3) If the Carrier was short, it would get an "extra" run at the buffer. I mean that in the sense of pushing less mass, and therefore being able to, in theory, "throw" the carrier ahead of it. But the peening wouldn't look like that simply because of the carrier, unless the rear of the carrier was toothed somehow.
After revisiting the above picture, it almost looks like the buffer spring is either sagged, bound, something... It appears to be held back off of the buffer retainer, but as if it was bashing and getting peened by it.
So to the rest of your point, yes; the retainer does contact the buffer normally. It's the sacrificial lamb, as it were. But if things are assembled and working properly, wearing one out isn't a common event.

Cheers
 

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Discussion Starter · #12 ·
Need to clean up some terminology of parts names.

1) The bolt body never touches the buffer. So I think you mean the Carrier.
2) No, but it may technically touch the rear of the Carrier. It doesn't supply any tangible amount of force though, or you wouldn't be able to push the takedown pin out and open the gun. Also why that buffer retainer is where it is.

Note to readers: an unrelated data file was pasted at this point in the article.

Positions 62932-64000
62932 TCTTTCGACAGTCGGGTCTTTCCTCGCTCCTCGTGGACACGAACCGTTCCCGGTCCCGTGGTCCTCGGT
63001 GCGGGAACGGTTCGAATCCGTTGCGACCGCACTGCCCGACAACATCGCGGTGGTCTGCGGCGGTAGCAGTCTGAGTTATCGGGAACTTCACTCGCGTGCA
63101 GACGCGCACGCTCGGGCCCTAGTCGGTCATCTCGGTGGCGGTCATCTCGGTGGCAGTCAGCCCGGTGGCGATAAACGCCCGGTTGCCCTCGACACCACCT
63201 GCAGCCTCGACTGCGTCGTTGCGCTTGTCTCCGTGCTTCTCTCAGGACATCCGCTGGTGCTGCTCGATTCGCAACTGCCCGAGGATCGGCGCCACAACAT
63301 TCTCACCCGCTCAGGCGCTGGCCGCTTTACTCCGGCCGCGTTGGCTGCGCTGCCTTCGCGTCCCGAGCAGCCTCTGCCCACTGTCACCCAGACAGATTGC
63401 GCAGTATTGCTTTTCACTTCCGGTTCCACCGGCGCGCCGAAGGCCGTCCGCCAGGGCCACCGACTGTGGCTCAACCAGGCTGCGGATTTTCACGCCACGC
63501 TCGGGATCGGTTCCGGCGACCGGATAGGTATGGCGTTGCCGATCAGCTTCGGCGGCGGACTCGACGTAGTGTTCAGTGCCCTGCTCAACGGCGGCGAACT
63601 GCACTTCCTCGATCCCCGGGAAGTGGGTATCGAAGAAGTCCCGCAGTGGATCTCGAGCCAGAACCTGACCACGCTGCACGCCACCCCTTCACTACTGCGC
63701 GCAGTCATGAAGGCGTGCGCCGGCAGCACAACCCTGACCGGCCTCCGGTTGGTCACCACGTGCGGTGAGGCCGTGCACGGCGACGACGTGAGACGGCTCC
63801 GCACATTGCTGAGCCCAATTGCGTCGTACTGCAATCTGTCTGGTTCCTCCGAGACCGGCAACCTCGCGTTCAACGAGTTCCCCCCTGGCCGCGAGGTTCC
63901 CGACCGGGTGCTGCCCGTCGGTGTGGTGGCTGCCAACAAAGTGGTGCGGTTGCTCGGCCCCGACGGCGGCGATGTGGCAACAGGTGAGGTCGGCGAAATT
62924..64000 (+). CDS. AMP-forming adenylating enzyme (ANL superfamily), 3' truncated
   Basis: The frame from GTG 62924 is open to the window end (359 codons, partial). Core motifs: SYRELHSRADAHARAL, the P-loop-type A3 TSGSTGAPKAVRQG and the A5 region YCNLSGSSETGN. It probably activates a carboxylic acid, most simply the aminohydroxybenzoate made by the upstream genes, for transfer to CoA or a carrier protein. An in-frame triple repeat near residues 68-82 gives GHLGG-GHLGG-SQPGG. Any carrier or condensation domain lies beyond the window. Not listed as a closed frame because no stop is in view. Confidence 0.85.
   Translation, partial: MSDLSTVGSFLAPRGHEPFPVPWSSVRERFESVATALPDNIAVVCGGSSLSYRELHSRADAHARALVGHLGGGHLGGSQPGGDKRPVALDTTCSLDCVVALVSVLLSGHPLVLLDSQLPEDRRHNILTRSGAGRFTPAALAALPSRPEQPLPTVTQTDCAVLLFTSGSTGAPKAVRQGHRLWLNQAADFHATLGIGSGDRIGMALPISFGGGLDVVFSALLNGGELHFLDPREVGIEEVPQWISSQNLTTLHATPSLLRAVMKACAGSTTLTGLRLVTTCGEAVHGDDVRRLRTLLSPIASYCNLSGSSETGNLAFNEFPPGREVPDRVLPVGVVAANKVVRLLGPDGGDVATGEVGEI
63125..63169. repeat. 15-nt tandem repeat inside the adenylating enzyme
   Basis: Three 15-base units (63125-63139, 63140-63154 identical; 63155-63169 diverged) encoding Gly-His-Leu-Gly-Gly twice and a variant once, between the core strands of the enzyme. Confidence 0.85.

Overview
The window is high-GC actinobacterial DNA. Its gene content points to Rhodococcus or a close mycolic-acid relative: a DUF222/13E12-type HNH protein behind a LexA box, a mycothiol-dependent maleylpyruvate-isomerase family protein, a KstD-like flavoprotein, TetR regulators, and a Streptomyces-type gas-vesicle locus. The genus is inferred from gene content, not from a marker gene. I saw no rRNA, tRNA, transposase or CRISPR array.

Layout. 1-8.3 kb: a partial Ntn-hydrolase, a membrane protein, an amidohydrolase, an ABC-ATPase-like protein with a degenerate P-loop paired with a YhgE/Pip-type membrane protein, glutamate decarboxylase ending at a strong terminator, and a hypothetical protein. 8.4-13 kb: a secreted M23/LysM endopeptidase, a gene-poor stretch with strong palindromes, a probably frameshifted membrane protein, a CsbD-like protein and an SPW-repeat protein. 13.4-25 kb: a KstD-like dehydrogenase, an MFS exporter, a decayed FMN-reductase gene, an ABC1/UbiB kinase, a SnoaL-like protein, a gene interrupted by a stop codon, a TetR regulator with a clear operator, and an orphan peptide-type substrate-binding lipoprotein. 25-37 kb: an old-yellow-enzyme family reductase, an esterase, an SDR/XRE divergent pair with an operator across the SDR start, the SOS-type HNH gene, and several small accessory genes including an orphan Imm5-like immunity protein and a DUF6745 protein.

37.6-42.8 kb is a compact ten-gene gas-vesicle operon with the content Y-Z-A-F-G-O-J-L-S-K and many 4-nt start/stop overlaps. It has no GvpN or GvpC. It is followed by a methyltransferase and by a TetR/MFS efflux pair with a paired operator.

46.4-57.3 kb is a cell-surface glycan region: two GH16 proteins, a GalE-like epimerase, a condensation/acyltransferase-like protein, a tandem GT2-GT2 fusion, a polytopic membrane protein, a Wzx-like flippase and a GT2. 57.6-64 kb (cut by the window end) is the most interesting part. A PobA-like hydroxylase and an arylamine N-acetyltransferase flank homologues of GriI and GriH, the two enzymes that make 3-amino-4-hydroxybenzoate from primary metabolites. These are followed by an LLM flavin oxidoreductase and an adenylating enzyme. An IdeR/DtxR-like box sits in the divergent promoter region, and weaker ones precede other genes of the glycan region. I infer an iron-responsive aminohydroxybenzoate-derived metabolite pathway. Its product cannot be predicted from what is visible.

3) If the Carrier was short, it would get an "extra" run at the buffer. I mean that in the sense of pushing less mass, and therefore being able to, in theory, "throw" the carrier ahead of it. But the peening wouldn't look like that simply because of the carrier, unless the rear of the carrier was toothed somehow.
After revisiting the above picture, it almost looks like the buffer spring is either sagged, bound, something... It appears to be held back off of the buffer retainer, but as if it was bashing and getting peened by it.
So to the rest of your point, yes; the retainer does contact the buffer normally. It's the sacrificial lamb, as it were. But if things are assembled and working properly, wearing one out isn't a common event.

Cheers
1. Yes, bolt carrier is what I meant (old brain).

3. Yes, it looks like the buffer is bashing/getting peened by the retainer pin. I would never put up with that from a manufacturer/assembler. He did.

I guess eventually either the pin will break or the buffer edge will wear away... Then when he opens the upper the buffer will come out like a "snake in a can":geek: